If you want an even bigger screen, or if your yard’s layout requires that the screen be a little higher, the Yard Master Plus is available in sizes from 100 to 200 inches (also in the 16:9 shape), with a taller frame so the screen is higher off the ground.
A media player
What are you going to watch? Or, more importantly, how are you going to watch it? Long gone are the days when you needed to bring a DVD or Blu-ray player out to the yard along with the projector. I mean, you could still do that for sure, but there are easier options.
A streaming stick, such as the Roku or Amazon Fire, connects directly to the HDMI input on the projector, draws power from the projector’s USB connection, and uses your home’s Wi-Fi to stream movies from the ol’ interwebs. Just make sure your projector has a powered USB port. The BenQ HT2050A mentioned above has a USB connection on the back for this very purpose, as do many modern projectors. It will need at least 1 amp of output. Older projectors might have the USB port but may not be able to provide enough power. In that case, you’ll need to supply external power to the streaming stick.
If you don’t want to get a streaming stick, many laptops have the ability to output a video signal via HDMI, or through an HDMI adapter. You could run an HDMI cable from the computer to the projector, use a wireless HDMI transmitter, or explore other options for wireless connection.
The Nebula Mars II Pro mentioned above does make this part simpler, since the streaming apps are already built in. You just need a Wi-Fi connection strong enough to reach your backyard.
A better speaker
You probably want to be able to hear your movie, too. Technically, you can use the projector’s built-in speaker. However, in most cases this speaker is small and low powered, so it’s not going to sound great. If we’re talking about a few people seated close to the projector, that internal speaker might be fine. But if you’ve got a big yard or any kind of background noise (quiet, kids!), it could be hard to hear. Besides, if you’ve got a big screen, wouldn’t it be great to have big sound to go with it?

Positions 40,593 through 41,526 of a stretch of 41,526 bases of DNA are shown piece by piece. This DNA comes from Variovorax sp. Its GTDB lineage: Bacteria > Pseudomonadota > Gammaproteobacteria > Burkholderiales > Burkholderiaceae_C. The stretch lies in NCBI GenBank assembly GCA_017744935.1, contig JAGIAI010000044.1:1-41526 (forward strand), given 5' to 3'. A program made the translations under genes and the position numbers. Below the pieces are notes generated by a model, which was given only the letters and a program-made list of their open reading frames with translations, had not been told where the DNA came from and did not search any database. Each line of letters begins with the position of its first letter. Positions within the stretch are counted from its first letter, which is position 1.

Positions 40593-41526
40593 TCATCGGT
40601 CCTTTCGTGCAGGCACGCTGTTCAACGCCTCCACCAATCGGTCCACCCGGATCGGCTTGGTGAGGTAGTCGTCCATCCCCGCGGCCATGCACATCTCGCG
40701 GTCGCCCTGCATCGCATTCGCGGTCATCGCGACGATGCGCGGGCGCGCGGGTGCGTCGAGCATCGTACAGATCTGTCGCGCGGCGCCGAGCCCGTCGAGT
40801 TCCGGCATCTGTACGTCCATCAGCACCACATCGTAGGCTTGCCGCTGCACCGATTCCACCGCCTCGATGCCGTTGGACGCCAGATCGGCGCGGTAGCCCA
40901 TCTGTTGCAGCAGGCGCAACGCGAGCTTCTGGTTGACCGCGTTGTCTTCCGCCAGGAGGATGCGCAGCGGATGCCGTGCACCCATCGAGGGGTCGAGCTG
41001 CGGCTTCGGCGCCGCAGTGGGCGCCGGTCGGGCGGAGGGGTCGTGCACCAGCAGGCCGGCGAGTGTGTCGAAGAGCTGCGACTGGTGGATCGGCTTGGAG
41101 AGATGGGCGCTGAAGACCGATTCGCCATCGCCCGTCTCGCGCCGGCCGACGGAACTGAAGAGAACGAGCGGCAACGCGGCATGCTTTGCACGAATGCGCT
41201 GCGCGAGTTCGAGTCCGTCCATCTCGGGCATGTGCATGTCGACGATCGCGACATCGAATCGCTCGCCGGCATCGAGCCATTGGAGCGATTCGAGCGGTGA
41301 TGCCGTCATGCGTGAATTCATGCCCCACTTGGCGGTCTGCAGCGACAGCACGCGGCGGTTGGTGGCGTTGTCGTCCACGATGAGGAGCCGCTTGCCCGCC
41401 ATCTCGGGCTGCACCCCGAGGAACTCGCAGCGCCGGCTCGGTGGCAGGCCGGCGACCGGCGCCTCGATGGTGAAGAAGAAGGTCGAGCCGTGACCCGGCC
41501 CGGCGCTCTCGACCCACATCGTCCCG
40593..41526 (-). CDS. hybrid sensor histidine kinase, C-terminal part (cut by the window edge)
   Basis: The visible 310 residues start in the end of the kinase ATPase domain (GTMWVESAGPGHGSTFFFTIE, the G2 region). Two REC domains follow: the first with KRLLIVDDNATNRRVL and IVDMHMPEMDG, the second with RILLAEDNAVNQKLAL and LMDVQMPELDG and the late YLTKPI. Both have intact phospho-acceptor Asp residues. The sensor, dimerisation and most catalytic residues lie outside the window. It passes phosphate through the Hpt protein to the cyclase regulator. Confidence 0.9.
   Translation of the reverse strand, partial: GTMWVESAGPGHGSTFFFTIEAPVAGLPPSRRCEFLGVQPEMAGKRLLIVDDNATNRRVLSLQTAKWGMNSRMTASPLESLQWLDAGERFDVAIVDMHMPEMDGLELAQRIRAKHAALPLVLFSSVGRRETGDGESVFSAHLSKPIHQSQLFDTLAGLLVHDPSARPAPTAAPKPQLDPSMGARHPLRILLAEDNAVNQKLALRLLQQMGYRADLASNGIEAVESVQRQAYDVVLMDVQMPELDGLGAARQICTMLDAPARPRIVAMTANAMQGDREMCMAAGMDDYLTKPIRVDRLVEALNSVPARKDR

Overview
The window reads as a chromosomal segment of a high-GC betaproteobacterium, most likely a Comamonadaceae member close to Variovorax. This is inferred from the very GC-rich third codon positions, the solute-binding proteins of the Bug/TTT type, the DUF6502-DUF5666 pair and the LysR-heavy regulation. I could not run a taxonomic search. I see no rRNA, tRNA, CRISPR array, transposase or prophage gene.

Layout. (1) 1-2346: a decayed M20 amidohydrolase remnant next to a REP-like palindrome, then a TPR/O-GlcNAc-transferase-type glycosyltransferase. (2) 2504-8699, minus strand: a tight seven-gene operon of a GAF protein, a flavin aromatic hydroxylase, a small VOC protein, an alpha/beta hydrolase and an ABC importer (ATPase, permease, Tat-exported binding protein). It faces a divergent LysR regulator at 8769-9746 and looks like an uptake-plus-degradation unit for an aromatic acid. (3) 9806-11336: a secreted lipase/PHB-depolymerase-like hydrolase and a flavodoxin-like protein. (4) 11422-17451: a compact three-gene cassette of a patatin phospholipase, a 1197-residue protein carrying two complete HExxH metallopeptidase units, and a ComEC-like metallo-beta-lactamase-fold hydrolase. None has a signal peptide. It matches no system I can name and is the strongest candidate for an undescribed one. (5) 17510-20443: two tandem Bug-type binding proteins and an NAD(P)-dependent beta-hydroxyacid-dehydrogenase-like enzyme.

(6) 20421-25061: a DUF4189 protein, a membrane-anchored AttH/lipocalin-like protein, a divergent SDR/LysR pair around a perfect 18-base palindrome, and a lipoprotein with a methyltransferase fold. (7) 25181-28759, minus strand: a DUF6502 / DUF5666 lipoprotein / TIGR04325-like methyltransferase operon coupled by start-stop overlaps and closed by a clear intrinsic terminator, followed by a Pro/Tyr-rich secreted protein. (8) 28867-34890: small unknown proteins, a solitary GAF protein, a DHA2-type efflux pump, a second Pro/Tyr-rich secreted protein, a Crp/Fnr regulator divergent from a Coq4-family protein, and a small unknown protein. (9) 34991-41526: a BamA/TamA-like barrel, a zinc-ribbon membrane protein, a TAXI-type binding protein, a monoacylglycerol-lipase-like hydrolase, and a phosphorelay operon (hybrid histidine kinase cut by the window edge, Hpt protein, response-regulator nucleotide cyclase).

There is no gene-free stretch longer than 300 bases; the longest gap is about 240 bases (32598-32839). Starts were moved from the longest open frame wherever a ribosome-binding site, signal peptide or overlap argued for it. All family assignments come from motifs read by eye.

The easiest way to add a better speaker is to use the projector’s analog output, which lets you connect any speaker that has an analog input. Many Bluetooth speakers have this, as do most soundbars and, really, just about any speaker system. You’ll need an audio cable to connect the two, either a 3.5-mm–to–3.5-mm stereo cable or a 3.5-mm–to–RCA cable.
If you want (or need) to go wireless instead, you’ll have to use Bluetooth. However, this approach may create a noticeable lip-sync issue, wherein you see something happen on screen and hear it through the speaker an instant later. This is a common Bluetooth issue, but for an outdoor movie night it’s probably not a dealbreaker.
Sadly, pretty much all of the traditional projectors we recommend lack a Bluetooth connection to easily send the audio to a higher-quality Bluetooth speaker (the portable Nebula Mars II Pro has it), but there are ways to work around this. You can connect a speaker to a streaming stick, if you’re using one. With a Roku, you can make this connection via the Roku mobile app on your phone. It’s a little convoluted, so stick with me (pun intended). You connect the Roku app to your Roku stick, which is easy as long as you’re on the same Wi-Fi network. You then connect the Bluetooth speaker to your phone or tablet. The audio from the streaming content will go through your phone to the Bluetooth speaker. If you have an Amazon Fire TV Stick, you can connect directly—just go to the settings in the main menu.
If you’re not using a Roku or an Amazon stick—or another source device that has Bluetooth, like a laptop—another wireless option is a Bluetooth transmitter. These devices connect to the audio output of the projector or source and send the audio wirelessly to your Bluetooth speaker, just like if the source had built-in Bluetooth.
Some helpful accessories
The items above are the core components you’ll need for your outdoor cinema extravaganza. Depending on your house, yard, and so on, you might require a few other things to get everything up and running.
Extension cords are, of course, rather vital to your endeavor. Some cords have multiple outlets at the end, letting you run just one cable while still being able to plug in numerous devices. You could also get a power strip.
If you’re trying to stream video outdoors and your Wi-Fi signal isn’t strong or stable enough, your home’s Wi-Fi network may need a little help. Before you buy an extender or a new router, check to see whether your home network is as fast as possible.
And, of course, the outdoors is full of biting and stinging things. Don’t let them ruin your good times. From sprays to fans, we have several picks for the best bug repellants and mosquito-control gear.
For a full list of everything we recommend to build an outdoor movie theater, check out the post below.